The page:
Wordsworth, at that time, did not find in them any remoter charm which is supplied by thought “nor any interest unborrowed from the eye”. In this stage, he was, indeed, as sensuous as Keats, his great successor in Romantic poetry. 

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     But this sensuous attitude of the poet gradually passed away and gave way to his philosophic and Pantheistic attitude to Nature and this was his third and the last stage. In this stage Wordsworth’s Pantheistic  Theory of Nature has been described. The conception of a universal spirit permeating the whole universe is essentially Pantheistic. Wordsworth’s Pantheistic  Theory is well described in the lines,  where he says, this universal spirit dwells in

 “the light of setting suns/ And the round ocean and the living air,/ And the blue sky and in the mind of man”.

 By the inevitable law of Nature, he was further advanced in age and he came in close contact with the “still sad music of humanity” which was neither harsh nor greeting, but of ample power to chasten and subdue”.

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Influence of Nature on Wordsworth:

      The sorrows and sufferings of the world, indeed, deeply humanized the thoughtless young Wordsworth, made him mature, deeply contemplative and enabled him to realise the presence of a sublime mysterious Being throughout the universe. His deep communion with the spirit filled him “with the joy of elevated thoughts and stirred him to the very depth of his soul”.

According to him, this Spirit dwells not only in the majestic aspects of Nature, such as, the glorious light of the setting sun, the endless stretch of the vast ocean, the ever-blowing wind and the blue done of the vast sky over head but it also dwells in the mind of man. It is the active spirit that gives life and motion to all thinking creatures, to all objects of external Nature and fills every object with energy in the universe. It sweeps unseen throughout the universe as the Supreme Force, sustaining all created things and giving a portion of its vitality to all things.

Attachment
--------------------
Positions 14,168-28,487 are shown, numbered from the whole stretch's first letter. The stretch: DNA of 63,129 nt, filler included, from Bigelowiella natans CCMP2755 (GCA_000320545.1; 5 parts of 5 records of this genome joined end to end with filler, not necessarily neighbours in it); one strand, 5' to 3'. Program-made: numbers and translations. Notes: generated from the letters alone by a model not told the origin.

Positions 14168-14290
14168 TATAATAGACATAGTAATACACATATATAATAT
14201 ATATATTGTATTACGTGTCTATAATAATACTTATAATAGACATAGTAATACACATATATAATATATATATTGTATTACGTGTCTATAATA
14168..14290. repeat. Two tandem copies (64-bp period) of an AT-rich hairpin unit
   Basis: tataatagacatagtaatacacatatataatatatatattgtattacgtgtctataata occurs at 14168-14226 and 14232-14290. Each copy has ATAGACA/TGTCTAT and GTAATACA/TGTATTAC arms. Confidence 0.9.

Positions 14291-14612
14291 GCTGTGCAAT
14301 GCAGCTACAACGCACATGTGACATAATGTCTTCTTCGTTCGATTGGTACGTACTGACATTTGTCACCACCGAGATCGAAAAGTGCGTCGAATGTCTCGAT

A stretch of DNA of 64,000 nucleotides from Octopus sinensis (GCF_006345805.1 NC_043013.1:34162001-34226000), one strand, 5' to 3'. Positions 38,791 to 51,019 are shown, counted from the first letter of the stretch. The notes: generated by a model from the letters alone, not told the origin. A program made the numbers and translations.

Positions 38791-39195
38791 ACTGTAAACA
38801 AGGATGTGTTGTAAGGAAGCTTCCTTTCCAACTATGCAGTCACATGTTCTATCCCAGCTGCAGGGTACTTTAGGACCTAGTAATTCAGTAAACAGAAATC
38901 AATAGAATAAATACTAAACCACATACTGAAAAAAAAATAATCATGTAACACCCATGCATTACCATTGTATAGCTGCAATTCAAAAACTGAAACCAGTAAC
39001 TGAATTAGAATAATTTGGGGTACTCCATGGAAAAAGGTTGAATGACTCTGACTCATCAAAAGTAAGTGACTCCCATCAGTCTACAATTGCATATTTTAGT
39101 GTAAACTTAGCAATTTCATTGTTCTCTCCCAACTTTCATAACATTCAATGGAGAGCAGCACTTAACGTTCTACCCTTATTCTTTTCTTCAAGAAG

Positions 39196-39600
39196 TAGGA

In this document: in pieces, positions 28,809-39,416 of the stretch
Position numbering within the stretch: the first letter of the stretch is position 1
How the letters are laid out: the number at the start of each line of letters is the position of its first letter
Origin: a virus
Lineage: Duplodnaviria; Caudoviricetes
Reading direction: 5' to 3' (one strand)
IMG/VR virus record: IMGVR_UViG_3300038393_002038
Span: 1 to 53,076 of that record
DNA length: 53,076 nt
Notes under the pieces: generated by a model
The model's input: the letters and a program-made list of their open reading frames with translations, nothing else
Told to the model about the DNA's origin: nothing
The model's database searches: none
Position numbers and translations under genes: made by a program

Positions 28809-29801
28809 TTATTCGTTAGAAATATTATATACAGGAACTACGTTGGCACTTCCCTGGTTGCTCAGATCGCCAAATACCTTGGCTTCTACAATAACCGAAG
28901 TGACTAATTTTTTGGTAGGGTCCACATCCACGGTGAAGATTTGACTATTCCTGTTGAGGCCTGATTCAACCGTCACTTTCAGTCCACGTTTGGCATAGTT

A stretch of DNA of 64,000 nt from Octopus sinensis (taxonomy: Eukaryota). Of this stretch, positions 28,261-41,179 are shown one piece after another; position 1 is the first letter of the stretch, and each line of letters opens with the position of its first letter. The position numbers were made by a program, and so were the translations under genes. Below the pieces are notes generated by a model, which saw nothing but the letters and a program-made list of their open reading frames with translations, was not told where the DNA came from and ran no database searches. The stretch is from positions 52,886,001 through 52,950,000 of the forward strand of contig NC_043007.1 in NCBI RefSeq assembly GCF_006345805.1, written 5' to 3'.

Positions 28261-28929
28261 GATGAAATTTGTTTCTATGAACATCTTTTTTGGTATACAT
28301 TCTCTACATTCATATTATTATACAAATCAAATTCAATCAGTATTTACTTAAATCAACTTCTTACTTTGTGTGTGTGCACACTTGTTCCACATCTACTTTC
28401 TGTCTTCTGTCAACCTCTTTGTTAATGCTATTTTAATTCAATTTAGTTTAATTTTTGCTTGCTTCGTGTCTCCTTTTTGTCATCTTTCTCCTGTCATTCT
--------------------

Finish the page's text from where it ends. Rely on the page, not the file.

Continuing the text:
Wordsworth declares that though he delighted in the intimate communion of his soul with the universal soul of Nature as a mystic and ‘Spiritual Being”, yet he delights in external sights and sounds, too. Hence, the poet says, 

“Therefore, am I still/ a lover of the meadows and the woods,/ And mountains; and of all that we behold/ From this green earth”. 

          At the same time, the poet, Wordsworth has the firm conviction that “Nature never did betray the heart that loved her”. Nature is a benign mother to all human beings. Nature, through all the years of our life, leads us from joy to joy. She can so mould our mind, so impress us with quietness and beauty, so feed us lofty thoughts that neither evil tongues, rash judgments, nor the sneer of selfish men, nor the deary intercourse of daily life can ever disturb our cheerful faith.

        But for this beneficial influence, we must approach Nature as Wordsworth says, “with a mind that watches and receives”. So Nature is the anchor of his purest thoughts that nurse, guide and guardian of his heart and the soul of all moral beings.

Thus, from a Coarser lover of Nature, Wordsworth turns into a sublime philosopher of Nature, the full course of which he has described in “Tintern Abbey” in sublime poetic language. You may also like to read: